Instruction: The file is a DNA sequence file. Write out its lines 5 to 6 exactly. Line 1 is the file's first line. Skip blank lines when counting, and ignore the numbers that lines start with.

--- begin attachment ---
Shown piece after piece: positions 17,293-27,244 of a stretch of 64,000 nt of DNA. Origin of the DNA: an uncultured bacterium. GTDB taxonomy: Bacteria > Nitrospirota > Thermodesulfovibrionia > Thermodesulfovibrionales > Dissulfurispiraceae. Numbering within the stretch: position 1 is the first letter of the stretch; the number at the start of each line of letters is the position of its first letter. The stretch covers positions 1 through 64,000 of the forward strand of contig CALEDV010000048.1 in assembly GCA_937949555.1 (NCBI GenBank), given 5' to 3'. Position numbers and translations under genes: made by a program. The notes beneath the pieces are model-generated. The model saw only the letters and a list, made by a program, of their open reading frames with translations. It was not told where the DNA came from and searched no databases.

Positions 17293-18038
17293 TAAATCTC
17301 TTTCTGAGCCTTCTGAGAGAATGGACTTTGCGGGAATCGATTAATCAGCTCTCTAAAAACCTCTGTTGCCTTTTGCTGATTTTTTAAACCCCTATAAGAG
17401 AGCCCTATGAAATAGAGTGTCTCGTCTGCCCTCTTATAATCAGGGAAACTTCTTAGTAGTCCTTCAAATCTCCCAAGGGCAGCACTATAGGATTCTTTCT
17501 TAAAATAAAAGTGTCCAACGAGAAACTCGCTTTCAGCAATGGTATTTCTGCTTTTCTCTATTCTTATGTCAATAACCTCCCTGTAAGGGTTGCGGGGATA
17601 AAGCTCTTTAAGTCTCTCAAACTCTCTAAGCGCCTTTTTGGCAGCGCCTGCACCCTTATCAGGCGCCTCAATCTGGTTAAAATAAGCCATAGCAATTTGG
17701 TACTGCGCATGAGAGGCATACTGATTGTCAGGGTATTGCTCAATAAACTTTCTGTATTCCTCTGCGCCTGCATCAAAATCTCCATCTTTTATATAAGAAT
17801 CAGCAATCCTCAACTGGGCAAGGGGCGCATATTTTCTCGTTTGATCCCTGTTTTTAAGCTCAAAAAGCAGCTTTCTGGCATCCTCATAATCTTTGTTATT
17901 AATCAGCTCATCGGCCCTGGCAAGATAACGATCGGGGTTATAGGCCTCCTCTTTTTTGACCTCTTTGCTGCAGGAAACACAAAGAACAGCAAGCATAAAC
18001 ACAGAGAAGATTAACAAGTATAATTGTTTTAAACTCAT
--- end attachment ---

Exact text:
17401 AGCCCTATGAAATAGAGTGTCTCGTCTGCCCTCTTATAATCAGGGAAACTTCTTAGTAGTCCTTCAAATCTCCCAAGGGCAGCACTATAGGATTCTTTCT
17501 TAAAATAAAAGTGTCCAACGAGAAACTCGCTTTCAGCAATGGTATTTCTGCTTTTCTCTATTCTTATGTCAATAACCTCCCTGTAAGGGTTGCGGGGATA